Michelangelo Casasanta Alessandro Baù Ilaria Pavan Leonardo Varasano Antonio Baglio

The Party and the ruling élites

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This section deals with the relationships between the State and the Fascist Party at the local level. The Federal secretaries worked alongside the State, but were not subject to it. So grass-roots Fascism was designed as an instrument of legitimation and as a vehicle for consent, and not merely the place where people could be chosen to join the local Fascist political élite. Michelangelo Casasanta provides us with an account of the Fascist Party in Turin. There the Federal secretary works not only to create welfare programs for the working class but also to collaborate with the traditional financial and propertied class. Alessandro Baù analyses the political administration of Padova province. Here the divergent tension between Party and State led to a partial solution: the allocation of portfolios served to pacify the political contestations at the provincial level. Ilaria Pavan describes what happened in Ferrara, reinforcing the significance of local factors in how the Party operated at the grass roots. At Ferrara it turns out that the supposed Mayor was bogus, for he was both a Party cadre and a functionary of the State. From the 1930s, when a clear division of responsibilities between the Mayor and the Federal secretary had emerged, this enabled the Party to run welfare programs in support of the local administration. Leonardo Varasano demonstrates strong support for the Fascists in Umbria, as well as a strong ruling élite. An alliance between the local notables and the new Fascist politicians gave rise to a deal that guaranteed Fascism rock-solid support. The story in Sicily, as investigated by Antonio Baglio, illustrated how the Nfp used patronage to win support and to identify new leaders through politicising the administration.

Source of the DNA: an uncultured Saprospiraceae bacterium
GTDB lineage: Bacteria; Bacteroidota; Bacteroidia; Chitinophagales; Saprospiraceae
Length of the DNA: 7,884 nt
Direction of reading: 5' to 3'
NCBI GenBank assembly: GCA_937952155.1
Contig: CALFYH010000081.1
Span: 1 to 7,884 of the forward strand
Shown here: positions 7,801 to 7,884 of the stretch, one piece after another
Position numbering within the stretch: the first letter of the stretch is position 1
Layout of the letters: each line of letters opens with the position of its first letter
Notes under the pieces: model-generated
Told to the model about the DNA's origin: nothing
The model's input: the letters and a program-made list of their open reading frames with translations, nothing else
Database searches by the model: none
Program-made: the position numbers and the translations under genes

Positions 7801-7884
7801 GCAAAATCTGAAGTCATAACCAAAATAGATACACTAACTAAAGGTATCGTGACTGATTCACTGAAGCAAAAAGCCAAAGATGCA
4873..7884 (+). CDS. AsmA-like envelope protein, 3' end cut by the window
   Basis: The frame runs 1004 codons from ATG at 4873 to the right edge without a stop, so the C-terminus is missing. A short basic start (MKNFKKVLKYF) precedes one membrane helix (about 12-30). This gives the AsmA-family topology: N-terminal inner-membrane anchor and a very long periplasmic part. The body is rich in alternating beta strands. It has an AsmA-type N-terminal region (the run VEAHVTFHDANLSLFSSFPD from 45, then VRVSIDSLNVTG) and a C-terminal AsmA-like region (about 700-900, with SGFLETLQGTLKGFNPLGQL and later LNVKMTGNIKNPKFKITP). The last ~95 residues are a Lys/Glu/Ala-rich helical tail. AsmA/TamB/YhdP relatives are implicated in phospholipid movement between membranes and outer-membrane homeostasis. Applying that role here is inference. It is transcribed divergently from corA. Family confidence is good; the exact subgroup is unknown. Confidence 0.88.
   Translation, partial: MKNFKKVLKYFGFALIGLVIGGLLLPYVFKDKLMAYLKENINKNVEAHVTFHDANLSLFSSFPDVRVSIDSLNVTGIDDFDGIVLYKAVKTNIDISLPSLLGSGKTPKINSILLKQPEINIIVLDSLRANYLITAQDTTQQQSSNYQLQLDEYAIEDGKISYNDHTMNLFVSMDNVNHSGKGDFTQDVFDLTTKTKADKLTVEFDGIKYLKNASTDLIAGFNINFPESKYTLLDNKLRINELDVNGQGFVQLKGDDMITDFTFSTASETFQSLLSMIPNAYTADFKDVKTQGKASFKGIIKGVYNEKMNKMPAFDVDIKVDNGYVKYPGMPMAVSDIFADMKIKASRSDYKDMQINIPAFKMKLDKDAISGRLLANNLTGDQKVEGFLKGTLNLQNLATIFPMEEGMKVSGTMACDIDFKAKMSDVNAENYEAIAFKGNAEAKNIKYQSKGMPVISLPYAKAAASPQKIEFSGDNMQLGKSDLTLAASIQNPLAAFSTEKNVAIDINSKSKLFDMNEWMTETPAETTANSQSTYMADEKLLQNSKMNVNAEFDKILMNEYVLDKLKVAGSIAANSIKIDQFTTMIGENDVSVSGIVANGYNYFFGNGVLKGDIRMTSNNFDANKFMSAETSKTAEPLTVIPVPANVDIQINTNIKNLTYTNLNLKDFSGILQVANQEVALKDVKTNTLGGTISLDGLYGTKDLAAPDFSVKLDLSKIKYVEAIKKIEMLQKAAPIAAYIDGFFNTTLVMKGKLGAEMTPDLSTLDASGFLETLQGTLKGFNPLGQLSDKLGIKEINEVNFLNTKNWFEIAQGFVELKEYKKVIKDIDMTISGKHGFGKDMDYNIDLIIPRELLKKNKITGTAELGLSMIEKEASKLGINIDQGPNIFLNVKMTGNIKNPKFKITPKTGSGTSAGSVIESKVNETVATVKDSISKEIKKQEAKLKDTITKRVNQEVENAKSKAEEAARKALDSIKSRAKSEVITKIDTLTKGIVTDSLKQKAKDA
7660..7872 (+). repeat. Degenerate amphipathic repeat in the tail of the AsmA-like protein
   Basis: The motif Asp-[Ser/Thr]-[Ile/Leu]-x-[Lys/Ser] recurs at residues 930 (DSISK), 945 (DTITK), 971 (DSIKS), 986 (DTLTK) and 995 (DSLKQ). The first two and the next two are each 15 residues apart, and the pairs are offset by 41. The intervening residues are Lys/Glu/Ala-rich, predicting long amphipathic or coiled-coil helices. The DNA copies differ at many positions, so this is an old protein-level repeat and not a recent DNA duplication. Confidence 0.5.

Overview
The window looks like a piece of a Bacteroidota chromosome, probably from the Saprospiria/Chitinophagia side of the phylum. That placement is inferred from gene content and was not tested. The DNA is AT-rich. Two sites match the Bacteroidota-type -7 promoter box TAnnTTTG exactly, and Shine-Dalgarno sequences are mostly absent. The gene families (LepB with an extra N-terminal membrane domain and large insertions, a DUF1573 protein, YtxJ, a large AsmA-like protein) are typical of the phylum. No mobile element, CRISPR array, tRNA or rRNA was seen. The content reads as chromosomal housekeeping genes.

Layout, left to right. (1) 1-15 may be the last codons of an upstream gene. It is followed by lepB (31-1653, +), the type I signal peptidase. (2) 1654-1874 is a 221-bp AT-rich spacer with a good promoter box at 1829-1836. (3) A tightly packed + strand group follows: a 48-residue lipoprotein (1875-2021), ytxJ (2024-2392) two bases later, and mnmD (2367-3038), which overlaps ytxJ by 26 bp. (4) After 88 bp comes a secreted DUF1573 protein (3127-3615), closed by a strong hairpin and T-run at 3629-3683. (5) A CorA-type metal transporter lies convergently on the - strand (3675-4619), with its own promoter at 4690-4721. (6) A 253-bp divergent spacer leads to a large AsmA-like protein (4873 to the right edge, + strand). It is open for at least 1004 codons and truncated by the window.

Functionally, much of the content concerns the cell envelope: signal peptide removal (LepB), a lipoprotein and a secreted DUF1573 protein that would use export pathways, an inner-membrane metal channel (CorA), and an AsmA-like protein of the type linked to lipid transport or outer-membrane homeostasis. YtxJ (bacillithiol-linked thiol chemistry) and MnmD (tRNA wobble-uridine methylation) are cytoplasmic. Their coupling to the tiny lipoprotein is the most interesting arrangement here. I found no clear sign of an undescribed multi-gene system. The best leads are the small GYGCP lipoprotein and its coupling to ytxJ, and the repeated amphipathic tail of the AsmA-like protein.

• Fascism
  • Ruling élites
  • Party-local administration relationship


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